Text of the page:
NOTICES. MR. MASTERS has projected a new series-generally speaking, a new series is not much in favour with us-of which we augur well. It is to be devoted to biography: not, as it seems, so much in the way of a Hagio. graphy, but in a more practical and simple form. Dismissing legend, the lives proposed are to be rather those of practical persons, living in historical times, and illustrating by their virtues the religious life. The notion is good, and it is one the value of which, very early in the revival, was pointed out by one concerned in it, and which has been very inadequately and partially fulfilled by Mr. Newman's 'Lives of the English Saints.' We presume that the present collection will be partly original and partly selected. The volume, well-known and valued, “The Life of James Bonnell, Esq.,' appears as the first volume of the series. We could have wished another inauguration, as the book is rather dull, and is already on the S. P. C, K.'s list.
The able-unusually able-writer of the • Restoration of Belief,' (Macmillan,) will not expect any judgment of ours in the present stage of his argument. By the way, we should, as a mere matter of literary moment, regret were this author's practice of fragmentary publication followed ; and it is one which in previous works he has adopted: we mean that a theological argument ought not to be delivered to the public in instalments, like Mr. Dickens' stories. It is unjust both to reader and writer.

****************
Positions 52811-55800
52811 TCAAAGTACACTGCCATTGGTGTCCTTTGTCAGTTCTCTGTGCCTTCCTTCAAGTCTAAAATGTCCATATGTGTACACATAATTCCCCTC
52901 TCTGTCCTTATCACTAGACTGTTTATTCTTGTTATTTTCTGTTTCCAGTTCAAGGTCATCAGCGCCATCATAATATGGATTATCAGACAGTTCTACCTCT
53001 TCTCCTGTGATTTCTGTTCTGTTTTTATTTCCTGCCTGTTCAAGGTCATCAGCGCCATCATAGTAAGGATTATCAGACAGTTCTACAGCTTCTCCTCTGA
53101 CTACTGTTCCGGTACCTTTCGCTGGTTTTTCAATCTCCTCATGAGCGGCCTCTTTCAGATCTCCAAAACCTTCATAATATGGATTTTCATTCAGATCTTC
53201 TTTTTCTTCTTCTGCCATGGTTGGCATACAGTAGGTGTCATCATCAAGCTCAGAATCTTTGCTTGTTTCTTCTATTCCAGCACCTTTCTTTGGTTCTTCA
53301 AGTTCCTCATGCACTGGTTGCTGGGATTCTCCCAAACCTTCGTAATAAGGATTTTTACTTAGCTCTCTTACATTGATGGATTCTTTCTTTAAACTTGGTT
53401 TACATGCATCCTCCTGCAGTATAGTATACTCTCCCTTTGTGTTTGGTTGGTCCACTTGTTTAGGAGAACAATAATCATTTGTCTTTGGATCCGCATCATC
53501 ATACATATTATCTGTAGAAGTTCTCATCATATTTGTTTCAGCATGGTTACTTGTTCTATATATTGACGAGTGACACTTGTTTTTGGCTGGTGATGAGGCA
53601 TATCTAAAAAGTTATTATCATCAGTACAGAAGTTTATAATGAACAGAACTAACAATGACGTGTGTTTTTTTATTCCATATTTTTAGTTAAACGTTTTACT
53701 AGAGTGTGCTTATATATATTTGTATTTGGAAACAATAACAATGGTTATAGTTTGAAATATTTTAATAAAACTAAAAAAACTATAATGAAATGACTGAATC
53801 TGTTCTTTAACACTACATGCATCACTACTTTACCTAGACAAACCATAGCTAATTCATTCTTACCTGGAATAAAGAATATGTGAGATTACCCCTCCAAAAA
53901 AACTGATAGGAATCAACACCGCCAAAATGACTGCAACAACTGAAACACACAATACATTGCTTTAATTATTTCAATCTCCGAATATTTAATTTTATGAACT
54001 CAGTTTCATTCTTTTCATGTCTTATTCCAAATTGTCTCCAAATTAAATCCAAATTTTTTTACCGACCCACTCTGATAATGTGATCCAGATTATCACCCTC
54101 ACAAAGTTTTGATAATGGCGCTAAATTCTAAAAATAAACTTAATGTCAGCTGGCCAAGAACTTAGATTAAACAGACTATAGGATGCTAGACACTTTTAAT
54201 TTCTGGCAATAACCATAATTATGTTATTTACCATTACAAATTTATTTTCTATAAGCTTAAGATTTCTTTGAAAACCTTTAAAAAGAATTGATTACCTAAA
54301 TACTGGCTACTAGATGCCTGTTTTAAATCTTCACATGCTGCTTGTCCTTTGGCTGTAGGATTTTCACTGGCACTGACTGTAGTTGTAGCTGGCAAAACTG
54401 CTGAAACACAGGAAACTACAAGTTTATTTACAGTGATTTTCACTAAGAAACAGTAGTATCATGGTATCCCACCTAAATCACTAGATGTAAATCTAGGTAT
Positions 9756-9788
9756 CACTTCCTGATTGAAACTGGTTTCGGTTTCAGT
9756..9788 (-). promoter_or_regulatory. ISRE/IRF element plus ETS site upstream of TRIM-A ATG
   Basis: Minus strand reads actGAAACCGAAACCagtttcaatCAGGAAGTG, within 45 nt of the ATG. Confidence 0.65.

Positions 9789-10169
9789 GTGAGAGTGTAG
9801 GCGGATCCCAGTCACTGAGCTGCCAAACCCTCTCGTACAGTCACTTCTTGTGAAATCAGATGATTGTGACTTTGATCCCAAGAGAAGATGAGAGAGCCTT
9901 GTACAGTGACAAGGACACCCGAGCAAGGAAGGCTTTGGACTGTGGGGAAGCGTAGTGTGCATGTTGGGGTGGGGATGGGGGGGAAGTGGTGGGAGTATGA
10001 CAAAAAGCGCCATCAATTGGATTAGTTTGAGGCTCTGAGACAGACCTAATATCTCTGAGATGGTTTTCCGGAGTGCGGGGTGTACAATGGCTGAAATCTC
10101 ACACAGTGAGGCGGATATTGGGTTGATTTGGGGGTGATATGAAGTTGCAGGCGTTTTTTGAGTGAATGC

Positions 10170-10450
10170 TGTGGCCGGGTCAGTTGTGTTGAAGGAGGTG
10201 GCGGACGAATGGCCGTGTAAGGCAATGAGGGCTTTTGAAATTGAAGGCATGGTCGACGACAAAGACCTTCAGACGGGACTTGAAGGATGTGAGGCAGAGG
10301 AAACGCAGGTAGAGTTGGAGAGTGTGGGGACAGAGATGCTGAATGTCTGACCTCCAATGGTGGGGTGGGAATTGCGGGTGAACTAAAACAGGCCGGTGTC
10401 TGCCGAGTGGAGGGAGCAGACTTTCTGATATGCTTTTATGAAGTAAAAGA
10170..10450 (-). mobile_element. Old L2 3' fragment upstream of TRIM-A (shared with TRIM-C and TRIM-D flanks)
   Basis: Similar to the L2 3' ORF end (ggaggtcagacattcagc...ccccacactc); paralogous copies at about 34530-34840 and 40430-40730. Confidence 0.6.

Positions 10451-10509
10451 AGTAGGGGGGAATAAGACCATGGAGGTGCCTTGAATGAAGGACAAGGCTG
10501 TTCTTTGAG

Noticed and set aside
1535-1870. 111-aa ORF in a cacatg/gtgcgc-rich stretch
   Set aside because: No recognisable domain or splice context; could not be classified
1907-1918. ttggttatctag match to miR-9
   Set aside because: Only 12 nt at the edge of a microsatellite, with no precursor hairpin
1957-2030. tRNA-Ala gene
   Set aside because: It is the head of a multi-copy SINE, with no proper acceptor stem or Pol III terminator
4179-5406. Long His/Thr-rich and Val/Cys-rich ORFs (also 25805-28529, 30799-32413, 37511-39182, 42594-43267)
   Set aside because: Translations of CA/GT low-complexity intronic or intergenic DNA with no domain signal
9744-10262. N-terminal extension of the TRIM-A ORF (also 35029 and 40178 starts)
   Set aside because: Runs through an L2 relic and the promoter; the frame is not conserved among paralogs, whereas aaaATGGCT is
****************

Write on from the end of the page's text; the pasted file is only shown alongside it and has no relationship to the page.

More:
A vigorous · Sermon on Church Music,' (Masters) by Mr. Gresley, has caught our attention. The preacher dves not talk at random: and when he says from experience, that the choral service is one of the most effectual instruments for the conversion of sinners as well as for the perfection of saints,' (p. 10,) some prejudices ought to be arrested if not removed.
Mr. Bennett's Second Letter to Lord John Russell, in which some Debates in the last Parliament are considered,' (Cleaver,) most persons will think out of time. Mr. Bennett might either have met Mr. Horsman's attacks simultaneously with their appearance, or have left him where the session left him-in ignominy. To review the matter now is, we think, superfluous. We speak only of the time, not of the substance, of the publication, with most of which we are in general accord. To abridge the right of English Churchmen to attend foreign services is a purism as hypocritical as mischievous. But when Mr. Bennett goes on to say that it is absolutely unlawful to attend the worship of the so-called English chaplains in cities and towns where the Catholic Church in another branch is legally settled and has jurisdiction, many will part company with his argument. Admitting, for a moment, that the letter of the ancient Canons is with Mr. Bennett, yet it is obvious to observe that they were constructed during the entirety of a state of things which has ceased. As a fact, the gift of unity, external unity, has been withdrawn: as a fact, Mr. Bennett at least admits, the grace of sacraments survives in the fragments